Under settlements with the Federal Trade Commission, three mattress manufacturers have agreed to stop making unsupported claims that the mattresses they sell are free of harmful volatile organic compounds (VOCs).
In addition to challenging the companies’ VOC-free claims, the FTC charged that two of the companies made unsupported claims that their mattresses were chemical-free and lacked odor. The FTC also challenged one company’s claim that its mattresses are made from 100 percent natural materials, and another company’s claim that its mattresses were certified by an organic mattress organization.
In settling the FTC’s charges, the companies have agreed not to make similar claims in the future, unless they have competent and reliable scientific evidence to prove they are true. In addition, one company is barred from making misrepresentations about certifications.
VOCs are carbon-containing compounds that easily evaporate at room temperature. Some VOCs can be harmful to human health and the environment. Last year, the FTC brought a similar set of cases against paint companies that also advertised their products as VOC-free.
Relief-Mart, Inc. The FTC’s complaint alleges that Relief-Mart, based in Westlake Village, California, did not have and rely upon a reasonable basis to substantiate its claims that its Biogreen memory foam mattresses do not contain VOCs, have no VOC off-gassing, and lack the odors commonly associated with memory foam mattresses.
Essentia Natural Memory Foam Company, Inc. The FTC alleges that Essentia made unsubstantiated claims that its mattresses do not contain VOCs, are chemical-free, have no chemical off-gassing or odor, and are made from 100 percent natural materials. Moreover, the complaint alleges that Essentia claimed that tests show that its memory foam is free of VOCs and formaldehyde when, in fact, tests do not support these claims.
Ecobaby Organics, Inc. The complaint against Ecobaby, based in San Diego, California, alleges that Ecobaby made unsubstantiated claims that its mattresses are chemical-free; formaldehyde-free; free of VOCs, such as toluene and benzene; and without toxic substances. The complaint further alleges that the company misrepresented that its mattresses are certified by an independent third-party certifier when, in fact, the certifier is an alter ego of the company that awarded its seal to its own products without applying objective standards. Finally, according to the complaint, Ecobaby Organics claimed that tests show that its mattresses are VOC-free, chemical-free, and Formaldehyde-free when tests do not support these claims.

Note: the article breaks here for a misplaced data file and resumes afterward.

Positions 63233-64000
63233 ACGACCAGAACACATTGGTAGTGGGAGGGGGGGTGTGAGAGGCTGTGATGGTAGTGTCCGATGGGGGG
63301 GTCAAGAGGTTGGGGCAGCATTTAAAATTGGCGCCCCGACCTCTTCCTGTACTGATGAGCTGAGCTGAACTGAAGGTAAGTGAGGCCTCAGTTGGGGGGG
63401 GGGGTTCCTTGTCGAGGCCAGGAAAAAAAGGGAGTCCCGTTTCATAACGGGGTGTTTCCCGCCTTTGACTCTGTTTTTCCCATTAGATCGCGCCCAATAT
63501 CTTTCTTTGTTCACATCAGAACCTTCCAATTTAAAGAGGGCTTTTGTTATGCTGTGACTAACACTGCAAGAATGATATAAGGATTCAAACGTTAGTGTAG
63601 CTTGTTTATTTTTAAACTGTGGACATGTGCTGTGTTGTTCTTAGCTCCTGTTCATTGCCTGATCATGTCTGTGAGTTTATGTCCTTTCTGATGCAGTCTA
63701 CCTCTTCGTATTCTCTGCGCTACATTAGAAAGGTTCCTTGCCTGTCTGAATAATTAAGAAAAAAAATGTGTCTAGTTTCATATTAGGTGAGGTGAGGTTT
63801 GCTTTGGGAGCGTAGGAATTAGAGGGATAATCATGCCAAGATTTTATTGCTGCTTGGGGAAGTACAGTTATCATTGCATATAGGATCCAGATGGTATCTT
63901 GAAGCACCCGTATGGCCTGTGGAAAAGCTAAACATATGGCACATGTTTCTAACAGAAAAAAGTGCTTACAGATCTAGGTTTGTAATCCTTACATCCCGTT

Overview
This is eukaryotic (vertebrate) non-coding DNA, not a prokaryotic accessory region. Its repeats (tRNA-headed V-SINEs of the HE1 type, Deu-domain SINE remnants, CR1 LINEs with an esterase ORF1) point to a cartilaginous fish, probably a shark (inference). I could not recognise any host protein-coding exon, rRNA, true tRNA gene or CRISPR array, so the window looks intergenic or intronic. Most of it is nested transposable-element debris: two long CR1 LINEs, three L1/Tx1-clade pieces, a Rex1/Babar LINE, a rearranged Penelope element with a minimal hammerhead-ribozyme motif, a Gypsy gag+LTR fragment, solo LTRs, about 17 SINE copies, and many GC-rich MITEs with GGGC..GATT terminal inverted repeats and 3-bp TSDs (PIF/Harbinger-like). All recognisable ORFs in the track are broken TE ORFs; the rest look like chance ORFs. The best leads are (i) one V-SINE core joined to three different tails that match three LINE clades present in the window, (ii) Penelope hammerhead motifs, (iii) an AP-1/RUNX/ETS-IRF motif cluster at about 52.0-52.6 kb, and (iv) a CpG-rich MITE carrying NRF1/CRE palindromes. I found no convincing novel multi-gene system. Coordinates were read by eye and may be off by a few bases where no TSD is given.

The proposed orders bar Relief-Mart, Essentia, and Ecobaby, from making VOC-free claims unless the VOC level is zero micrograms per cubic meter or the company relies upon competent and reliable scientific evidence that its mattresses contain no more than trace levels of VOCs, based on the guidance in the FTC’s Green Guides. The orders also bar environmental benefit or attribute claims, and certain health claims, unless they are true, not misleading, and supported by scientific evidence.
In addition, the Essentia and Ecobaby orders bar the companies from making chemical-free claims, prohibit any misrepresentations about whether the companies have testing to prove the claims about their mattresses, and bar the companies from making non-toxic claims without scientific support. The Relief-Mart and Essentia orders also bar the companies from making certain types of odor claims unless they are true, not misleading, and supported by scientific evidence. The Essentia order also bars the company from making natural claims without scientific support. Finally, the Ecobaby order prohibits the company from making misrepresentations about third-party certifications of its mattresses.
Information for Consumers and Business
According to the Green Guides , companies sometimes claim that their products are “free of” a chemical or other ingredient that may be an environmental concern. When marketers say a product is “free of” an ingredient, the product must not contain the ingredient or have only a trace amount. The “trace amount” test is met if: 1) the level of the ingredient is less than that which would be found as an acknowledged trace contaminant or background level; 2) the ingredient’s presence does not cause material harm that consumers typically associate with it; and 3) the ingredient has not been added intentionally. The FTC has a new post on the agency’s Business Blog page about mattresses and VOCs titled FTC to mattress companies: Don’t pad your green claims.
The Commission votes to accept the packages containing the proposed consent orders for public comment were 4-0. The FTC will publish a description of the packages in the Federal Register shortly. The agreements will be subject to public comment for 30 days, beginning today and continuing through August 26, 2013, after which the Commission will decide whether to make the proposed consent orders final.
Comments in paper form should be mailed or delivered to: Federal Trade Commission, Office of the Secretary, Room H-113 (Annex D), 600 Pennsylvania Avenue, N.W., Washington, DC 20580.
NOTE: The Commission issues an administrative complaint when it has “reason to believe” that the law has been or is being violated, and it appears to the Commission that a proceeding is in the public interest. When the Commission issues a consent order on a final basis, it carries the force of law with respect to future actions. Each violation of such an order may result in a civil penalty of up to $16,000.
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